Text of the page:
Milton-Jones and Ross Reunited by Basketball
By Aaron Fischman - @aaronhartf
On a hot Sunday afternoon in July, Los Angeles Sparks forward DeLisha Milton-Jones relished in shooting around with her teammates. The one they call �Sunshine� was about to make her 400th career WNBA start, but it was business as usual for the 37-year-old forward who smiled before every one of her previous 399 starts.
Since Milton-Jones played her first professional game more than 15 years ago, she�s built an impressive resume: Two WNBA championships, two Olympic gold medals, three WNBA All-Star selections, two FIBA gold medals and the list goes on.
But long before any of these accolades, current Sparks Head Coach Carol Ross recognized something special in young Delisha Milton (before she got married and added �Jones� to her name) more than 20 years ago.
Ross, who was then the head women�s coach at the University of Florida, had already developed a relationship with the lanky 17-year-old over the phone, but the two had never met.
�I was being recruited by her to come to Florida and she came on a visit to my hometown and watched me play softball,� said Milton-Jones.
�She was playing, I think, center field and a ball got hit and it should�ve gone over her head, but she came running, threw that long arm out and snagged that sure base-hit and turned it into an out," Ross recounts. "She would always lead the cheers for the softball team. She was like she is now: a lot of fun and a lot of enthusiasm.�
On subsequent visits, the Florida coach would watch the talented youngster play her primary sport and leave extremely impressed. �She was very active and used those long arms, but what I really loved most about DeLisha was she was always cheering for her team.�
�Whether she was in foul trouble and on the bench (or) whether they were killing somebody and she had already come out of the game to sit out, she was always the best cheerleader on her team. Her enthusiasm was one of the things I enjoyed most about her.�
Milton-Jones would ultimately commit to Florida and letter four times, while leading Ross� teams to four NCAA Tournament appearances, including an Elite Eight in her final season. As a senior, she earned the Wade Trophy, which is presented annually to the best women�s basketball player in NCAA Division 1 competition.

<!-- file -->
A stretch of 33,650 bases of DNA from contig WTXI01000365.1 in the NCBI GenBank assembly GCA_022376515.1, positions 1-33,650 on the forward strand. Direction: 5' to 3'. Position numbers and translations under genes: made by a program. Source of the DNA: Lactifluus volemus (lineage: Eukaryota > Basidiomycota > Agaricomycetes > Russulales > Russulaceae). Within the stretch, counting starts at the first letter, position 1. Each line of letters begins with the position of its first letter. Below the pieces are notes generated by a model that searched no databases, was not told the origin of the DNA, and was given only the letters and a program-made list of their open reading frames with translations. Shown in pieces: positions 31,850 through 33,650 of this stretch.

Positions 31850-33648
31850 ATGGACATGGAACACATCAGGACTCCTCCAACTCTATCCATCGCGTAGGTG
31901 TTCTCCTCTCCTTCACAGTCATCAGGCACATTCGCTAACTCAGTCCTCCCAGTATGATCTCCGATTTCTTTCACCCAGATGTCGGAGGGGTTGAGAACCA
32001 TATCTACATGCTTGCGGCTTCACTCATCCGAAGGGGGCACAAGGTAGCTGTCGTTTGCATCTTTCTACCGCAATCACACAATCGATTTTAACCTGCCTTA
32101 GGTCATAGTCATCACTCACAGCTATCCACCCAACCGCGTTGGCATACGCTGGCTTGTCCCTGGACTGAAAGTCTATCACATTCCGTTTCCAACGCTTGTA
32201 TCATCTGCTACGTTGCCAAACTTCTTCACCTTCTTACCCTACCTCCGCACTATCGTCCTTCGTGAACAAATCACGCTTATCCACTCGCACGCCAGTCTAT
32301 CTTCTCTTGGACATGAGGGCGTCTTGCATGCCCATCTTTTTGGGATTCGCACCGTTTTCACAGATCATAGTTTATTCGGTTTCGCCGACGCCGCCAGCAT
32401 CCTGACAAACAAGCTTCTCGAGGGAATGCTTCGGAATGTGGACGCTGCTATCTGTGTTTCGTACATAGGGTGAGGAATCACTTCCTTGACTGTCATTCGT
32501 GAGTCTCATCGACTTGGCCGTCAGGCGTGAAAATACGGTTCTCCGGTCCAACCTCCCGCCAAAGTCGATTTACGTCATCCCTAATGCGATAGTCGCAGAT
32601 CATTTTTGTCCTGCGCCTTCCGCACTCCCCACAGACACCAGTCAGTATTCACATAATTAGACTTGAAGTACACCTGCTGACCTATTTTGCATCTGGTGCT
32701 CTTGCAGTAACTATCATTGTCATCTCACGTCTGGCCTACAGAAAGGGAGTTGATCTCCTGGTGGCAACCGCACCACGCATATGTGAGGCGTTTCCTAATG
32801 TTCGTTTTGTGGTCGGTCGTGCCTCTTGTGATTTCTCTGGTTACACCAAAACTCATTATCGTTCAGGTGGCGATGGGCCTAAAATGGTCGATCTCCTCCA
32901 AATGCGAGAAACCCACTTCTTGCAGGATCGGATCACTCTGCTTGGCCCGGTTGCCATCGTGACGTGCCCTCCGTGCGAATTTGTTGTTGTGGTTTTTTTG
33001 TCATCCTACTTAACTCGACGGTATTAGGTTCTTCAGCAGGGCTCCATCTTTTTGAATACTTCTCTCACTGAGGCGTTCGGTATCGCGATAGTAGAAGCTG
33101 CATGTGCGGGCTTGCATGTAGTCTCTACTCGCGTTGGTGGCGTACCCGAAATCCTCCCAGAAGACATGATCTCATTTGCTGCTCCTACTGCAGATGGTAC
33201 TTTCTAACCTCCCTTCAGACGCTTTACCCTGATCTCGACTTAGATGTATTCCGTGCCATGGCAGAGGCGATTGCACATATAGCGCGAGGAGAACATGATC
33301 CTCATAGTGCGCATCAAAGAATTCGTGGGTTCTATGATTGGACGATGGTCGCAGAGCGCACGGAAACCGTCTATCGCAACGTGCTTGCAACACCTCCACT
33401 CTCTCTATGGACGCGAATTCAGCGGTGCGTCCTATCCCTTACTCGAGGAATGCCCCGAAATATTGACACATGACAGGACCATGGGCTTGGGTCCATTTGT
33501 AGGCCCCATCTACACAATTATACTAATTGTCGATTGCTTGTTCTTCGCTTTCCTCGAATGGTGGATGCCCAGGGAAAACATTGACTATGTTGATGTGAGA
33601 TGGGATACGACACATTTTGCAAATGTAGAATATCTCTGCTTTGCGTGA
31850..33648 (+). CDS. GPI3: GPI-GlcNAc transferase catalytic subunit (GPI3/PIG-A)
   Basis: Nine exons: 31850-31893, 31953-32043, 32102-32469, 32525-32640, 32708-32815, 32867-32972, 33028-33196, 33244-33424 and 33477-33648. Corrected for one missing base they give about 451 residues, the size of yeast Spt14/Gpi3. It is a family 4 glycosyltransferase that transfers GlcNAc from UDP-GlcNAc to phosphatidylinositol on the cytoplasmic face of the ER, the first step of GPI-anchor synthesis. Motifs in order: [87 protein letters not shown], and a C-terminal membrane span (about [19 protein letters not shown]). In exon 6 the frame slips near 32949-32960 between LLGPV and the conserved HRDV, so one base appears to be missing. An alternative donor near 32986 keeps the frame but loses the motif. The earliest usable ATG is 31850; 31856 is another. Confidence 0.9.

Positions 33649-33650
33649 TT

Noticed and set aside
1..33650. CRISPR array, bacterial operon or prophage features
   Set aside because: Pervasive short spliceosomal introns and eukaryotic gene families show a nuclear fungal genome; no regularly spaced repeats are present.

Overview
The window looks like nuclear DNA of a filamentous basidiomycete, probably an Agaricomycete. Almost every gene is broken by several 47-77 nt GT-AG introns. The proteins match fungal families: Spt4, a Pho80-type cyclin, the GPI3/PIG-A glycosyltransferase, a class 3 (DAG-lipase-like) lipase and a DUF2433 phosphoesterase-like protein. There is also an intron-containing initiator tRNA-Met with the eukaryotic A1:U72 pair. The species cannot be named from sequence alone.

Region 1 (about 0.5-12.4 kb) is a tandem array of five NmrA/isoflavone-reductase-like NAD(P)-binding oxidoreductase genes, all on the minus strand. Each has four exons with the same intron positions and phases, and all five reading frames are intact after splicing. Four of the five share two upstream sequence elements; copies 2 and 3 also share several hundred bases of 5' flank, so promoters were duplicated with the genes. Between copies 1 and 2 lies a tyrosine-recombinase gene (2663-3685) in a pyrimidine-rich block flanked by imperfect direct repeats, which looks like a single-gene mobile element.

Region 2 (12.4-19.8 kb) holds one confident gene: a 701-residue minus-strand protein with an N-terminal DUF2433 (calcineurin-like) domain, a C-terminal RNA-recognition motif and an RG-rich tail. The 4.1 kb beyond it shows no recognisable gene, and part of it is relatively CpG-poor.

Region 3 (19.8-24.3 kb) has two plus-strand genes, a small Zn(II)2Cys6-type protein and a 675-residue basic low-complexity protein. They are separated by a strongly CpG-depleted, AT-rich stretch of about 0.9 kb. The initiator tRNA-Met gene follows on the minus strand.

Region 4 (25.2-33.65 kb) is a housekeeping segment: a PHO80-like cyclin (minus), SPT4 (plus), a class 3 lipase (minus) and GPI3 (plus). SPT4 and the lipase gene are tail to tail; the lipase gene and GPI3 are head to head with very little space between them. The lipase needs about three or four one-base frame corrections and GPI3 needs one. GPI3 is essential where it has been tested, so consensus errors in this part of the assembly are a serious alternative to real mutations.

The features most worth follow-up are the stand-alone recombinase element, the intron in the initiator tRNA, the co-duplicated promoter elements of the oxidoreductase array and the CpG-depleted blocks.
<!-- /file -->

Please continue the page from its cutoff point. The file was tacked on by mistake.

Even players with immense natural talent like Milton-Jones, often need guidance from their coach. At Florida, Ross played a critical role in her pupil�s development, both as a player and person.
�A situation arose where I felt I was being disrespected, and I didn�t really know how to confront it,� said Milton-Jones. �You�re full of emotions, and so I went about it the wrong away.
�She sat me down, explained it to me and then made me run at 5 a.m. the next morning.�
Ross thoroughly enjoyed her role as mentor.
�I felt very maternal to her even though she had her own great mother in Beverly and her grandmother, Ms. Ruth, that were tremendous and strong women in her life,� said Ross. �I just count myself as one of the lucky ones that could also play a role in her growth.�
�One lesson she taught me early on is it�s ok to stand up for yourself, but it�s how you go about it,� said the 16-year pro.
Her time with coach Ross in college had been an overwhelming success, but it was likely the end of the road for the duo. At the age of 22, Milton-Jones began her professional career in the now-defunct ABL.
Nearly 15 years later, the Sparks presented Ross with her first opportunity to serve as a head coach at the WNBA level. When the decision was made, both women instantly knew that they would be reunited.
�It made me smile. I was very happy, because I know her spirit and I know her desire to not only be an excellent individual player, but also she loves (her) team and the sorority of the locker room,� said the Sparks head coach.
�So it brought me comfort to know that she would be sharing that locker room with me.�
The feeling was mutual.
�I smiled,� said Milton-Jones. �I was like, �Wow. This is weird, but good weird.� It�s definitely someone I�m familiar with, but how familiar would I be was the question I had in my mind, because I didn�t know how much she had changed as a coach and her philosophy."
�I was very excited about it, and I knew that a lot of the girls would instantly fall in love with her just because (of) her personality and her approach to life and the game.�
Fifteen years later, surprisingly not much has changed, with a few exceptions.
�Now she�s a grown woman and I still have a maternal feel toward her, but she doesn�t need me in that role anymore,� said Ross. Ross also acknowledged that she is a wiser coach with an improved ability to communicate with her players.
Milton-Jones recognized more similarities than differences in their relationship 20 years after it began: �Something that hasn�t really changed is our approach to the game. We�re still two fiery individuals that predicate everything based on effort: what you give to the game, not what you expect the game to give to you.�
Considering all of the professional success that Milton-Jones has achieved over the past 15 years, one might assume coach Ross would be less vocal with her player. Not a chance, according to the coach.
�She deserves to be coached just like the rookies do.�
�And so I respect her knowledge and wisdom because she�s played more basketball than I ever played, but I would be doing her a disservice if I didn�t continue to help her be the best she can be.�
While Ross helped Milton-Jones develop into the woman she is today, this story is far from over.
On August 18, Milton-Jones and Ross will get back to work in the interest of settling some unfinished business. The ambitious duo look to win their first championship together.
Regardless of what happens in the 2012 postseason, there�s no denying that the two will share a special bond for life. Basketball brought them together. Basketball has kept them together.